Gordon Strachan and the Scottish Football Association are expected to take some time to consider the Scotland manager’s future after their World Cup near-miss.
Strachan’s contract expires next month following Scotland’s failure to reach the play-offs on goal difference after a 2-2 draw in Slovenia, and it is understood there was no debrief scheduled between the two parties in the immediate aftermath of the Ljubljana encounter.
A late Robert Snodgrass equaliser ensured Scotland remain unbeaten this year – a run which includes the final six matches of their qualifying group.
Scotland turned their campaign around after Strachan and the SFA came to the mutual decision to carry on with the management team following discussions after taking four points from their first four games.
Strachan’s side were hampered by injuries to Scott Brown, Stuart Armstrong and James Morrison in Ljubljana, players who could conceivably have formed a first-choice midfield trio.
But the agony of extending the wait to appear at a major tournament beyond 20 years has sparked renewed debate around the manager’s position.
Much of the focus is on team selections in the early part of the campaign, for example ignoring the clamour to play Leigh Griffiths, who has scored four goals since being given his first start of the qualifiers against England four matches in.
Former Scotland striker Kris Boyd believes Strachan will himself call time on his international reign but believes the 60-year-old should stay.
“I think he will leave of his own accord,” the Kilmarnock player told Sky Sports News HQ. “I think the SFA would want him to stay, they will appreciate the job he has done, but the criticism Gordon received in the early part of the campaign, he won’t have forgotten about. I’d be very surprised if he comes back for another shot.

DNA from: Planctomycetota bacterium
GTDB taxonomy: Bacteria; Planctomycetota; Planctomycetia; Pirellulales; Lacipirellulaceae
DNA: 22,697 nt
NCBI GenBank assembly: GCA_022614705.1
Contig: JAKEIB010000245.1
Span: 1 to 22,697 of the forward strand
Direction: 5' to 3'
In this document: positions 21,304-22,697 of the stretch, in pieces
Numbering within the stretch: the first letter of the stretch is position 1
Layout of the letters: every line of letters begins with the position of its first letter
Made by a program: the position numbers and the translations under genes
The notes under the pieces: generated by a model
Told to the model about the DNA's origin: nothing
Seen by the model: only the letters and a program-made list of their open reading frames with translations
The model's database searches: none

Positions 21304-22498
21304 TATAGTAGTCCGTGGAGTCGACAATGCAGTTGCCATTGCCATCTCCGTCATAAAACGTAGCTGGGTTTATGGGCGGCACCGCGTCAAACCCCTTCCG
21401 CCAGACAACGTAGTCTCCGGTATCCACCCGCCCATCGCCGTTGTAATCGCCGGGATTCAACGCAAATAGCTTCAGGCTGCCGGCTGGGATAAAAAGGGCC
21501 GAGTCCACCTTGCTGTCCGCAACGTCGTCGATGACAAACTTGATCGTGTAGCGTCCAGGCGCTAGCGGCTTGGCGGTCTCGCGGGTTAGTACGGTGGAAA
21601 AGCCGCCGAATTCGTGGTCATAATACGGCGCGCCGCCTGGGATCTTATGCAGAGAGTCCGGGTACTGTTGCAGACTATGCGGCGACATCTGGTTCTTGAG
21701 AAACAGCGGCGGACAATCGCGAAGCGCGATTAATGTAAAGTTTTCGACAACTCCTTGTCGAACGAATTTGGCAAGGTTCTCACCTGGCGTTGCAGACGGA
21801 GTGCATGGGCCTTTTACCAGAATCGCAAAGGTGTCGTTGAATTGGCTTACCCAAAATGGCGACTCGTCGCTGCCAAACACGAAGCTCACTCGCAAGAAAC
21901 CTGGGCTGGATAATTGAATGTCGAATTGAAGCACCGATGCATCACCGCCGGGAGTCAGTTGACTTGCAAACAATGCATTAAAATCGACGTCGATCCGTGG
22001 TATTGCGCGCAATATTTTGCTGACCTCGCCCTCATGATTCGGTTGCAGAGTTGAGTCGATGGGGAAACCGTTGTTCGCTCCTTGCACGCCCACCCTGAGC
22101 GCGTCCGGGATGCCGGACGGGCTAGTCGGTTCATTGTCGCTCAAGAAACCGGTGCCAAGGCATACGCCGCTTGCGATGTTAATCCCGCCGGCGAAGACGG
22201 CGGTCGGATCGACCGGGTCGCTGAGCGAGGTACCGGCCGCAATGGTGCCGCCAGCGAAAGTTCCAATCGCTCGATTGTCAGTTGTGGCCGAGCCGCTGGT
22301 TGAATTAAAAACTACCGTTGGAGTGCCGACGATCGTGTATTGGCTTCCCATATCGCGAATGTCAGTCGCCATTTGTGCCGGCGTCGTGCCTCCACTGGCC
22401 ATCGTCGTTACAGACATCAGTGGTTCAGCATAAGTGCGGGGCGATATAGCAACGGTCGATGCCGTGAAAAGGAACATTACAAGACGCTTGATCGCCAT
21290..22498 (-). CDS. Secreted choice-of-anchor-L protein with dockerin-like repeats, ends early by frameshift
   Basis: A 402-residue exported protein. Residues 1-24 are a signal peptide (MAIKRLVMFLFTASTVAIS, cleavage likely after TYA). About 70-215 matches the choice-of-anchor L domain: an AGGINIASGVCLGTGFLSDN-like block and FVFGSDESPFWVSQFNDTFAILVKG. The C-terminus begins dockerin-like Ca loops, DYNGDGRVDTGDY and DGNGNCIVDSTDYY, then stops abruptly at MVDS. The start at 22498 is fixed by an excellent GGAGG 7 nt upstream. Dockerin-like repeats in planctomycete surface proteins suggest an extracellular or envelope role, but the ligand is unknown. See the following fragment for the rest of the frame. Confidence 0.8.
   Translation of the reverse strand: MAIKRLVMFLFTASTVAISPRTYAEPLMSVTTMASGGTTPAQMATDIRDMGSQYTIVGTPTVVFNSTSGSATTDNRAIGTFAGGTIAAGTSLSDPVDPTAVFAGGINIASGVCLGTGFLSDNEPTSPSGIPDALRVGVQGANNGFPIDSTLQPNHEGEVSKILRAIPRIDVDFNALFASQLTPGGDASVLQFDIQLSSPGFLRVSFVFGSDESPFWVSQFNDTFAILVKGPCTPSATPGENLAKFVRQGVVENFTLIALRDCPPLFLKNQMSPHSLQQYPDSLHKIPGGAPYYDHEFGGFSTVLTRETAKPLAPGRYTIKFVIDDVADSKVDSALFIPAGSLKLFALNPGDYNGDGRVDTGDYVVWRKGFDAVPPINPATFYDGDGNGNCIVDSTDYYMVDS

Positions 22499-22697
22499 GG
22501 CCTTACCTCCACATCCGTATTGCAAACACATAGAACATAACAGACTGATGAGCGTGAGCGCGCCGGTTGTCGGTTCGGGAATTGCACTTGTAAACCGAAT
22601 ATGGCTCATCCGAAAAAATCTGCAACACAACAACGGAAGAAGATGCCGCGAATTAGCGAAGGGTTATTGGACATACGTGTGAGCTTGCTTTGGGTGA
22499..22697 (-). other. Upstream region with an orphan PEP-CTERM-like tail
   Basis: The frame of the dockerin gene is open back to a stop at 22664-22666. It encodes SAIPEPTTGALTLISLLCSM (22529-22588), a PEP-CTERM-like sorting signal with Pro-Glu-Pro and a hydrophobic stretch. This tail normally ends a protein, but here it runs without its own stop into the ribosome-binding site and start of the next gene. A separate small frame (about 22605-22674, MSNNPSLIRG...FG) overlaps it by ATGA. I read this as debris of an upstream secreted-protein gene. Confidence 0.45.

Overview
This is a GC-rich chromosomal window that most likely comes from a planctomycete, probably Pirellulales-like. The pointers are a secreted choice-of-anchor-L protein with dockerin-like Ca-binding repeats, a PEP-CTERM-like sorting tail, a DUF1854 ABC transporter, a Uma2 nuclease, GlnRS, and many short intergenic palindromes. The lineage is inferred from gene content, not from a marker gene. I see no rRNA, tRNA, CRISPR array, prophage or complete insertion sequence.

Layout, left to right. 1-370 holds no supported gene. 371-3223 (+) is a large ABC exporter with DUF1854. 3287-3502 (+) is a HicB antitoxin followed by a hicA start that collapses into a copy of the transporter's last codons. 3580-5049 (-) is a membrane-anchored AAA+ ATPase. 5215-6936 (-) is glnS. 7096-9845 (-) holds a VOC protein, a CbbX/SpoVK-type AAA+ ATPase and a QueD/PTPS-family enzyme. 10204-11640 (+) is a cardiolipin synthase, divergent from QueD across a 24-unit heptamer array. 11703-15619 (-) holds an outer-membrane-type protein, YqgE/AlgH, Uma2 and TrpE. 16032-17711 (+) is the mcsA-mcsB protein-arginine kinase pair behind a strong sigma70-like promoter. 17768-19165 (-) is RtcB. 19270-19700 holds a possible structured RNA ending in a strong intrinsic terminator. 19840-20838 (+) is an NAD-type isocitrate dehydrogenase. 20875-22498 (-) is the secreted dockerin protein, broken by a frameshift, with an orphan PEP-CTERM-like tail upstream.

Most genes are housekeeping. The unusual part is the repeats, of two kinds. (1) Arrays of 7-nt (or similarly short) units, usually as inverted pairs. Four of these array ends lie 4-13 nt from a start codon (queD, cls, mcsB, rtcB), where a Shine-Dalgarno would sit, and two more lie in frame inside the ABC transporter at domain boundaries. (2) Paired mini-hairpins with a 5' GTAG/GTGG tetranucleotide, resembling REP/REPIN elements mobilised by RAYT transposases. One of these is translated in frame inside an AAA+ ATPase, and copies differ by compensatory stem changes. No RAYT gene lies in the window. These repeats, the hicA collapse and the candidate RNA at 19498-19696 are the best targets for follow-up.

“I think he is the right man for the job, you only need to see the way it has been turned around.
“A lot of people say that at the start of the campaign he was a bit pig-headed and not wanting to change things, but that’s the way Gordon has been throughout his career and it has brought him success. At the start of the campaign people were going on about why Leigh Griffiths wasn’t starting, but Leigh Griffiths wasn’t in the form he is now back then.
“The key thing for me is the defence. When you look back at the start of the campaign, the defensive unit wasn’t what it is now. We were losing goals, even in Malta, and a change was needed. Gordon did that and we picked up a lot of points.”
Strachan’s comments about Scotland having a “genetical problem”, with shorter players having to battle harder against more physical opponents, have attracted much attention but Boyd believes they have been taken out of context.
“Emotions are running high after the game,” the former Rangers player said. “If you speak to him this morning, it would probably be a totally different answer.
“I think what he was trying to get across was the fact that we lost two goals from set-plays, we don’t have the big physical boys the other nations have got.
“As a country as a whole, are we small? Not at all, but when you are losing goals in the football environment, he can only speak about that. I think that’s what he meant but it was taken out of context.”
Strachan definitely appears to have the backing of his players and Darren Fletcher argued the case for continuity in the wake of the draw at the Stozice Stadium.
“I think you see the lads turn up and respond to the manager, like the way he works,” the Stoke player told STV. “He gets the best out of us. I think this group of lads will qualify for the Euros.”